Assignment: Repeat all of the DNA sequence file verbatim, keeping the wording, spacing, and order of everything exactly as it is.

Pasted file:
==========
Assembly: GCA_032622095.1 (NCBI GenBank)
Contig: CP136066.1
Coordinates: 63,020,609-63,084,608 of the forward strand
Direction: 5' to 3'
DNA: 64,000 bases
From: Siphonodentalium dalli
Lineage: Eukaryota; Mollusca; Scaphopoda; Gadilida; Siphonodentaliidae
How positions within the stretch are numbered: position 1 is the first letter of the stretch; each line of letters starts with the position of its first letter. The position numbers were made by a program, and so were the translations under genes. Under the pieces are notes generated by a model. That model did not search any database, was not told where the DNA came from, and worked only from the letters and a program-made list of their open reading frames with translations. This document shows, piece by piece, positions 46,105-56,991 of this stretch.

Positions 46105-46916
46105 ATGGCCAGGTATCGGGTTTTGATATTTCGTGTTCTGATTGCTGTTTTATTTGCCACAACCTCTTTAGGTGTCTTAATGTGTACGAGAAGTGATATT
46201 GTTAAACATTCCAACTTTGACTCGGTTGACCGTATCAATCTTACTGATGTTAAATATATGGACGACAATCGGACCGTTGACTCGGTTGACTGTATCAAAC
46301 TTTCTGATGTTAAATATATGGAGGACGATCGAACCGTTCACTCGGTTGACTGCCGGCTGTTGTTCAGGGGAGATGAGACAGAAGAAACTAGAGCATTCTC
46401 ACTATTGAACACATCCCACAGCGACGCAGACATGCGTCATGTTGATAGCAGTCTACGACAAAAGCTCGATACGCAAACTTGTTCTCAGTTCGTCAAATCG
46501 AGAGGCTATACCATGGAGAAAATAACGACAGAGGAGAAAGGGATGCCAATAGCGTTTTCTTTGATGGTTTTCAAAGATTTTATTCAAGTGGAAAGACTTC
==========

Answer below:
Assembly: GCA_032622095.1 (NCBI GenBank)
Contig: CP136066.1
Coordinates: 63,020,609-63,084,608 of the forward strand
Direction: 5' to 3'
DNA: 64,000 bases
From: Siphonodentalium dalli
Lineage: Eukaryota; Mollusca; Scaphopoda; Gadilida; Siphonodentaliidae
How positions within the stretch are numbered: position 1 is the first letter of the stretch; each line of letters starts with the position of its first letter. The position numbers were made by a program, and so were the translations under genes. Under the pieces are notes generated by a model. That model did not search any database, was not told where the DNA came from, and worked only from the letters and a program-made list of their open reading frames with translations. This document shows, piece by piece, positions 46,105-56,991 of this stretch.

Positions 46105-46916
46105 ATGGCCAGGTATCGGGTTTTGATATTTCGTGTTCTGATTGCTGTTTTATTTGCCACAACCTCTTTAGGTGTCTTAATGTGTACGAGAAGTGATATT
46201 GTTAAACATTCCAACTTTGACTCGGTTGACCGTATCAATCTTACTGATGTTAAATATATGGACGACAATCGGACCGTTGACTCGGTTGACTGTATCAAAC
46301 TTTCTGATGTTAAATATATGGAGGACGATCGAACCGTTCACTCGGTTGACTGCCGGCTGTTGTTCAGGGGAGATGAGACAGAAGAAACTAGAGCATTCTC
46401 ACTATTGAACACATCCCACAGCGACGCAGACATGCGTCATGTTGATAGCAGTCTACGACAAAAGCTCGATACGCAAACTTGTTCTCAGTTCGTCAAATCG
46501 AGAGGCTATACCATGGAGAAAATAACGACAGAGGAGAAAGGGATGCCAATAGCGTTTTCTTTGATGGTTTTCAAAGATTTTATTCAAGTGGAAAGACTTC